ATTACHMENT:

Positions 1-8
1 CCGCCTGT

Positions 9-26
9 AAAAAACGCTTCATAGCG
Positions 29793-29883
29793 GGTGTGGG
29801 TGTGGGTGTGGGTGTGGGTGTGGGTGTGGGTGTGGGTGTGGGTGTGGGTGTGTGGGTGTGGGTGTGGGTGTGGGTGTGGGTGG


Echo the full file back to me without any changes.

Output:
Positions 1-8
1 CCGCCTGT

Positions 9-26
9 AAAAAACGCTTCATAGCG
Positions 29793-29883
29793 GGTGTGGG
29801 TGTGGGTGTGGGTGTGGGTGTGGGTGTGGGTGTGGGTGTGGGTGTGGGTGTGTGGGTGTGGGTGTGGGTGTGGGTGTGGGTGG